The DCT-II is probably the most commonly used form, and is often simply referred to as "the DCT" (Ahmed, Natarajan, Rao 1974); (Rao & Yip, 1990).

This transform is exactly equivalent (up to an overall scale factor of 2) to a DFT of \(4N\) real inputs of even symmetry where the even-indexed elements are zero. That is, it is half of the DFT of the \(4N\) inputs \(y_n\), where \(y_{2n}=0\), \(y_{2n+1} = x_n\) for \(0 \leq n < N\), \(y_{2N}=0\), and \(y_{4N-n}=y_n\) for \(0 < n < 2N\).

Some authors further multiply the X0 term by 1/√2 and multiply the resulting matrix by an overall scale factor of \(\sqrt{2/N}\) (see below for the corresponding change in DCT-III). This makes the DCT-II matrix orthogonal, but breaks the direct correspondence with a real-even DFT of half-shifted input.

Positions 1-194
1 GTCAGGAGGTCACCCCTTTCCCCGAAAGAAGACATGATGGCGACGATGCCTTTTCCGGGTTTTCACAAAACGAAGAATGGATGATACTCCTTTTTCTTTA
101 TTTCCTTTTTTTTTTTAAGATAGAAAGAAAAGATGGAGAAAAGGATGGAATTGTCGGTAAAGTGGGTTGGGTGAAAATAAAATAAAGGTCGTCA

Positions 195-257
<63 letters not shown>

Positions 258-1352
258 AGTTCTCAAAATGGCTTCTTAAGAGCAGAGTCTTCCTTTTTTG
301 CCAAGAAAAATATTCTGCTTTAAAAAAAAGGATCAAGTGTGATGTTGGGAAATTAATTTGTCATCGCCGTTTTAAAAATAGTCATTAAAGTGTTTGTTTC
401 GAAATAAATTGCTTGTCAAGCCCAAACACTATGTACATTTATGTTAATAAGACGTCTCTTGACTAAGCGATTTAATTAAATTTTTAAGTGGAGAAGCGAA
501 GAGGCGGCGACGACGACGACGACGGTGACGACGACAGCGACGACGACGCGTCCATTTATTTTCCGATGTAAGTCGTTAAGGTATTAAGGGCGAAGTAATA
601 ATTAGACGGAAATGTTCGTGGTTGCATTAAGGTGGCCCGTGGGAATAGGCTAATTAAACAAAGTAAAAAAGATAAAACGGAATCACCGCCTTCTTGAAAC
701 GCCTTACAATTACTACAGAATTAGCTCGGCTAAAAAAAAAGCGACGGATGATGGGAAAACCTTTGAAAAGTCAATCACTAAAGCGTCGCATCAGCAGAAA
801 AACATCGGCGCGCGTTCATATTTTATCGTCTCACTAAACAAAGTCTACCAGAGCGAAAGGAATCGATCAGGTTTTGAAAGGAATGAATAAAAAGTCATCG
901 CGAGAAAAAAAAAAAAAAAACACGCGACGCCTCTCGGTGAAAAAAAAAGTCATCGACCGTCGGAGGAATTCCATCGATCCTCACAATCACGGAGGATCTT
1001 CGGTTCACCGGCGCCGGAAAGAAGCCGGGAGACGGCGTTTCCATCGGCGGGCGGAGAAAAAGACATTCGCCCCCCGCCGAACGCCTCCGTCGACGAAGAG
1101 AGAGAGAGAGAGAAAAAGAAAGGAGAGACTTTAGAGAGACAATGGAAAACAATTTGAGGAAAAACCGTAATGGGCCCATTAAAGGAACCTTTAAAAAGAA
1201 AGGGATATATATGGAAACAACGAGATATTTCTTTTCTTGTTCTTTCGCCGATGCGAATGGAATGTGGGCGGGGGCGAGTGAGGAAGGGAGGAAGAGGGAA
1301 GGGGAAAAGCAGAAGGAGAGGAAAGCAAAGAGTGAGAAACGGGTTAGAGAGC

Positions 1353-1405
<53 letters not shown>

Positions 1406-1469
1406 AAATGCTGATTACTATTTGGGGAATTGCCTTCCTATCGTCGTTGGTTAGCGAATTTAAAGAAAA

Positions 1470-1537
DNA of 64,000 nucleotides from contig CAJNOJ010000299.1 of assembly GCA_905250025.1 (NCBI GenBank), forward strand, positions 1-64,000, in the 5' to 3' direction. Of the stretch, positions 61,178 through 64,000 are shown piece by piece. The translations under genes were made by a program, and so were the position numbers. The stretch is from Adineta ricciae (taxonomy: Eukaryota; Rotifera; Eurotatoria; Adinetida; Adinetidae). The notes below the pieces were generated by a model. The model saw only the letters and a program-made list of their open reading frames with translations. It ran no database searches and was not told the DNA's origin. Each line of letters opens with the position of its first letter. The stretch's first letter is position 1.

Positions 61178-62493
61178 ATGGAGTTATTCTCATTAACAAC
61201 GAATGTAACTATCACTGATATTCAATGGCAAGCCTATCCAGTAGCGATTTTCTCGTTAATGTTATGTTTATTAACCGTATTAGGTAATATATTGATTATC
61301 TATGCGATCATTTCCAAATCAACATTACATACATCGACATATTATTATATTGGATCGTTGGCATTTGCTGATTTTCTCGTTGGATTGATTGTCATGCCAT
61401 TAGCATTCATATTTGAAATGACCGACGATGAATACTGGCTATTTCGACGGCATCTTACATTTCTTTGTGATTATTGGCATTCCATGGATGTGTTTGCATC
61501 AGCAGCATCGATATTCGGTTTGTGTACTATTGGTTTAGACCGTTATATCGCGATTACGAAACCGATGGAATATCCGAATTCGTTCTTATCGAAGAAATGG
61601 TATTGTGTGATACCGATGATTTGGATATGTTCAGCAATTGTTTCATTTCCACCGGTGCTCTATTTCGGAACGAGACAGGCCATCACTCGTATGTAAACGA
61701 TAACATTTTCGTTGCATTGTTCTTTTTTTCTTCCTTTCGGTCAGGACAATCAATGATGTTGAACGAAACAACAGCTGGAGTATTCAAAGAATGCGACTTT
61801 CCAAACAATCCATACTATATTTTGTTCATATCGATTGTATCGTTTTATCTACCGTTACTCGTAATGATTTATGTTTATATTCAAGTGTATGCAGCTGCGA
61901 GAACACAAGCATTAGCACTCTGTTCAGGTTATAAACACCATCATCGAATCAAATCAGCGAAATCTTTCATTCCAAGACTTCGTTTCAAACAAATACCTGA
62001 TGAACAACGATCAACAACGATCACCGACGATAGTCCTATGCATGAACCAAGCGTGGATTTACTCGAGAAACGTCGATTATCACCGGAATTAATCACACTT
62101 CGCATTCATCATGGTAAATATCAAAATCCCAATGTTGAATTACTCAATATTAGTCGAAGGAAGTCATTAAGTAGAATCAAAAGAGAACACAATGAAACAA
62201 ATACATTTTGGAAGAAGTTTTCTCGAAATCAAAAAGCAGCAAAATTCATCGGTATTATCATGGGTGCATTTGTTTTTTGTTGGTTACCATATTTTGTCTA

The DCT-II implies the boundary conditions: xn is even around n=-1/2 and even around n=N-1/2; Xk is even around k=0 and odd around k=N.

See the special article DCTII for details


\[X_k = \frac{1}{2} x_0 + \sum_{n=1}^{N-1} x_n \cos \left[\frac{\pi}{N} n \left(k+\frac{1}{2}\right) \right] \quad \quad k = 0, \dots, N-1.\]

Because it is the inverse of DCT-II (up to a scale factor, see below), this form is sometimes simply referred to as "the inverse DCT" ("IDCT"), (haravinth rajan Btech., 2012); (Rao & Yip, 1990).

Some authors further multiply the x0 term by √2 and multiply the resulting matrix by an overall scale factor of \(\sqrt{2/N}\) (see above for the corresponding change in DCT-II), so that the DCT-II and DCT-III are transposes of one another. This makes the DCT-III matrix orthogonal, but breaks the direct correspondence with a real-even DFT of half-shifted output.